Pulmonary effects of inhalation of spark-generated silver nanoparticles in Brown-Norway and Sprague–Dawley rats
- Joanna Seiffert1,
- Alison Buckley2,
- Bey Leo3,
- Nicholas G. Martin4,
- Jie Zhu1,
- Ranran Dai1,
- Farhana Hussain1,
- Chang Guo2,
- James Warren2,
- Alan Hodgson2,
- Jicheng Gong5,
- Mary P. Ryan3,
- Junfeng (Jim) Zhang5,
- Alexandra Porter3,
- Terry D. Tetley1,
- Andrew Gow6,
- Rachel Smith2 and
- Kian Fan Chung1Email authorView ORCID ID profile
© The Author(s). 2016
Received: 30 March 2016
Accepted: 14 July 2016
Published: 19 July 2016
The increasing use of silver nanoparticles (AgNPs) in consumer products is concerning. We examined the potential toxic effects when inhaled in Brown-Norway (BN) rats with a pre-inflammatory state compared to Sprague–Dawley (SD) rats.
We determined the effect of AgNPs generated from a spark generator (mass concentration: 600–800 μg/mm3; mean diameter: 13–16 nm; total lung doses: 8 [Low] and 26–28 [High] μg) inhaled by the nasal route in both rat strains. Rats were sacrificed at day 1 and day 7 after exposure and measurement of lung function.
In both strains, there was an increase in neutrophils in bronchoalveolar lavage (BAL) fluid at 24 h at the high dose, with concomitant eosinophilia in BN rats. While BAL inflammatory cells were mostly normalised by Day 7, lung inflammation scores remained increased although not the tissue eosinophil scores. Total protein levels were elevated at both lung doses in both strains. There was an increase in BAL IL-1β, KC, IL-17, CCL2 and CCL3 levels in both strains at Day 1, mostly at high dose. Phospholipid levels were increased at the high dose in SD rats at Day 1 and 7, while in BN rats, this was only seen at Day 1; surfactant protein D levels decreased at day 7 at the high dose in SD rats, but was increased at Day 1 at the low dose in BN rats. There was a transient increase in central airway resistance and in tissue elastance in BN rats at Day 1 but not in SD rats. Positive silver-staining was seen particularly in lung tissue macrophages in a dose and time-dependent response in both strains, maximal by day 7. Lung silver levels were relatively higher in BN rat and present at day 7 in both strains.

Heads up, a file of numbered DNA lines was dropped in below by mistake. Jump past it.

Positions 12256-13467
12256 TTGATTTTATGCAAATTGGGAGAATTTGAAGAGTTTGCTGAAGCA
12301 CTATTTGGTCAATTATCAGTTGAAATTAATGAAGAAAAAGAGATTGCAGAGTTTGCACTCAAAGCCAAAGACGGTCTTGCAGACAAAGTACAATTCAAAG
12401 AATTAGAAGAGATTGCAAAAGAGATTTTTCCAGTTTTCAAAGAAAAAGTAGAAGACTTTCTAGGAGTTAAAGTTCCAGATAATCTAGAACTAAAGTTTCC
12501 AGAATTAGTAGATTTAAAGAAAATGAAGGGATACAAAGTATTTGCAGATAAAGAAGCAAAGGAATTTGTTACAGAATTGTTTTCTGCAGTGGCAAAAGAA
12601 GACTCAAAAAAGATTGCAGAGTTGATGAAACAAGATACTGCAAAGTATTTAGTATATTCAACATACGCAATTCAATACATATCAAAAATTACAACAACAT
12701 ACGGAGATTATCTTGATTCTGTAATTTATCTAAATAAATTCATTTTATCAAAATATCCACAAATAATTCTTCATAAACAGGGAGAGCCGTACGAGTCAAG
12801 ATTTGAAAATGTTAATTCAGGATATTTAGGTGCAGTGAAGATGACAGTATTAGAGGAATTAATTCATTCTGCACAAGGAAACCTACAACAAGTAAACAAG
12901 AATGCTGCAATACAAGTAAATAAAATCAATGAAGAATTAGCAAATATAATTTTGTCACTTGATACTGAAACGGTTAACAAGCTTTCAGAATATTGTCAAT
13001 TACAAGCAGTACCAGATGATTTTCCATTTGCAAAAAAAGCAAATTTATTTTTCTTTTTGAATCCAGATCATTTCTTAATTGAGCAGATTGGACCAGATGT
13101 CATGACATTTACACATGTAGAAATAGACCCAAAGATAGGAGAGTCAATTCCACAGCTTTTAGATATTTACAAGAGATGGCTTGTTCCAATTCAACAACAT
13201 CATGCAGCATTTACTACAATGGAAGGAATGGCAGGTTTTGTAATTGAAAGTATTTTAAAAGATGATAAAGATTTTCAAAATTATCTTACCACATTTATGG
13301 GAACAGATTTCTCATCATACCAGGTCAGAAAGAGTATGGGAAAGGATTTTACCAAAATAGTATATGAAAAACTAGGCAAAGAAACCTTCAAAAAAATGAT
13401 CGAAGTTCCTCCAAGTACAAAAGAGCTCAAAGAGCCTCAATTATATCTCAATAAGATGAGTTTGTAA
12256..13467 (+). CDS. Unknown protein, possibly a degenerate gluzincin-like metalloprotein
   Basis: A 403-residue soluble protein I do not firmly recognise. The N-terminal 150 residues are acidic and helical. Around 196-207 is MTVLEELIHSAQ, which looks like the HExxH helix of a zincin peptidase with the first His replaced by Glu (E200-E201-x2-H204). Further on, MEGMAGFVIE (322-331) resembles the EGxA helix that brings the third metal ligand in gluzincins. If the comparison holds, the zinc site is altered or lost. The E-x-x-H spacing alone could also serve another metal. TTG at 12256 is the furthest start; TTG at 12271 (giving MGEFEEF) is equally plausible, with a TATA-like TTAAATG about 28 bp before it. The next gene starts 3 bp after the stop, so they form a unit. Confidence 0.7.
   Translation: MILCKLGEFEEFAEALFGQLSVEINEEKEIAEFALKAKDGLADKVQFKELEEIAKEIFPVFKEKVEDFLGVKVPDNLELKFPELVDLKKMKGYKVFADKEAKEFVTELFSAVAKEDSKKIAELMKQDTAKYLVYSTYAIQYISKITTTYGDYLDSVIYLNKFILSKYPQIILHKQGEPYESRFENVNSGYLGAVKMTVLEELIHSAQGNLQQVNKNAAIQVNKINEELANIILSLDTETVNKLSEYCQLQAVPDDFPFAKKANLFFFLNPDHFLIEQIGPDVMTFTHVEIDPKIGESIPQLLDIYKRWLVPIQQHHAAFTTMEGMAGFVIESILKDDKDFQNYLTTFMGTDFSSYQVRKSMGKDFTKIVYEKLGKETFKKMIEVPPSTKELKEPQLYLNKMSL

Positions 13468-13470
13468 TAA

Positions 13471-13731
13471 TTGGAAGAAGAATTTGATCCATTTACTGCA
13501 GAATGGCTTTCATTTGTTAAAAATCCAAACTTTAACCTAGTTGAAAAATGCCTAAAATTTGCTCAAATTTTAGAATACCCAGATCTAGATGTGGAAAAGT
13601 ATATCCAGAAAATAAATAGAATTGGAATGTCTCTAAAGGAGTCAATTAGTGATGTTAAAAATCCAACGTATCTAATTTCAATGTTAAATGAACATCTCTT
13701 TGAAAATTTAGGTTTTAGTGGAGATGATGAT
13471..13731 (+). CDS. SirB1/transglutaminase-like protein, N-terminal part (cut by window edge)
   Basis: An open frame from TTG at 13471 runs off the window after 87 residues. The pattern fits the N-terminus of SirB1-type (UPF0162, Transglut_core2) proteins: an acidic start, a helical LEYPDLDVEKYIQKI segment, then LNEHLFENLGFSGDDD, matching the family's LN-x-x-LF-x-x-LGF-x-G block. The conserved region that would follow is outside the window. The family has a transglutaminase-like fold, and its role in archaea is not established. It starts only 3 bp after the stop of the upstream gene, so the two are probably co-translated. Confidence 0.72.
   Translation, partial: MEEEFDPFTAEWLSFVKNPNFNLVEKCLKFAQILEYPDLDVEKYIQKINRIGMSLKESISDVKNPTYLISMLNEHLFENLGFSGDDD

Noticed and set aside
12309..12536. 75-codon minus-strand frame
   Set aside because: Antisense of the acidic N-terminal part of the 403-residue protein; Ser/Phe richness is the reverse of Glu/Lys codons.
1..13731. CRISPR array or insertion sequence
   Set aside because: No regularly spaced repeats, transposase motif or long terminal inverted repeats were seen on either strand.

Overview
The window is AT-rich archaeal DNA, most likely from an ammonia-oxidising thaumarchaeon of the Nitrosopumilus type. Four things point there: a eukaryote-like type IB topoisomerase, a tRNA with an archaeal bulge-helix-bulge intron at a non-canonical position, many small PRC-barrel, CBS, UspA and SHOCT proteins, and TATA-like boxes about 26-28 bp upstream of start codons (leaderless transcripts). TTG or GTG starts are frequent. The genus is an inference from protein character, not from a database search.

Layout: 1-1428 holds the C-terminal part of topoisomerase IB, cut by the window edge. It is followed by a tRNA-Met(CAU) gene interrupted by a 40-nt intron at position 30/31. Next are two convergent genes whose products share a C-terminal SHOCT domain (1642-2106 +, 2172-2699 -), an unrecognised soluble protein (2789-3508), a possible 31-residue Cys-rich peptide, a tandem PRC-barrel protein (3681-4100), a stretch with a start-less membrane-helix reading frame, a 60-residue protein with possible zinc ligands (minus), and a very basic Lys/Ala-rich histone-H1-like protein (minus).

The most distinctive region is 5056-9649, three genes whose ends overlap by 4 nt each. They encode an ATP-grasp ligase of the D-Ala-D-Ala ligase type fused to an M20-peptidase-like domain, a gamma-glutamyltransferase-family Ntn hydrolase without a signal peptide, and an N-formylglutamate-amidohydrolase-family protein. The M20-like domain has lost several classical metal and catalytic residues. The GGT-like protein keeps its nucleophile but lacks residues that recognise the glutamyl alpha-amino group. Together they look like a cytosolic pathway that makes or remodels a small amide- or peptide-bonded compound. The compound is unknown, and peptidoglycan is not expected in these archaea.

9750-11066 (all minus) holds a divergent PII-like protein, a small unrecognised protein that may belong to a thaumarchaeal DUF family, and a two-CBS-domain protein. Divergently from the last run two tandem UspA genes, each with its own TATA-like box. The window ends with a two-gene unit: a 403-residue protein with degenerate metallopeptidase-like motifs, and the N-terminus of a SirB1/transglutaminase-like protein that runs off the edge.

Presence of cellular inflammation and increasing silver-positive macrophages in lungs at day 7, associated with significant levels of lung silver indicate that lung toxicity is persistent even with the absence of airway luminal inflammation at that time-point. The higher levels and persistence of lung silver in BN rats may be due to the pre-existing inflammatory state of the lungs.
Silver nanoparticles (AgNPs) are often suspended in a liquid which can be aerosolised or used in a solid form and are widely used as anti-microbials in consumer products especially for textiles, personal hygiene products, medical equipment, wound dressings, respiratory devices, catheters and disinfectant sprays. Therefore, humans run the risk of inhaling AgNPs . What is known about the potential pulmonary toxicity of inhaled AgNPs has been limited to studies in rodents. Subchronic inhalation of AgNPs induced mild, dose-dependent pulmonary inflammation and alterations in pulmonary function [2–6], with evidence that inhaled AgNPs may also enter the systemic circulation to become distributed to extra-pulmonary organs such as the liver and brain [2, 7, 8]. Exposure of rats to AgNP aerosols for 90 days led to modest increased pulmonary function changes, with evidence of genotoxicity and accumulation of tissue macrophages , with persistence of lung function and inflammatory changes for up to 12 weeks after cessation of exposure . On the other hand, studies using lower inhaled doses have reported minimal or no toxicity [7, 11–13]. By contrast, direct instillation of AgNPs produced higher levels of inflammation, oxidative stress and cytotoxicity compared to AgNP inhaled at similar doses [14–16].
In our previous study, the inflammatory response induced by intratracheal instillation of AgNPs was dependent on particle size with a greater pulmonary inflammatory response with a 20 nm size than an 110 nm size but with little influence imposed by citrate or polyvinyl phosphate-capping . We also observed a pulmonary inflammatory response characterised by an intense eosinophilia and neutrophilia in the Brown-Norway (BN) rat compared to a predominantly neutrophilic response in Sprague–Dawley (SD) rats. The response to AgNPs by direct inhalation into lungs, which would be the main route of exposure if humans were exposed to AgNPs from consumer products, remains unclear particularly in the potential differences in the response between the 2 rat strains. The BN rat is known to readily develop features of allergic asthma, namely lung eosinophilia and bronchial hyperresponsiveness (BHR) following sensitisation and exposure to allergens and possess features of chronic lung inflammation in contrast to the SD rat [17–20].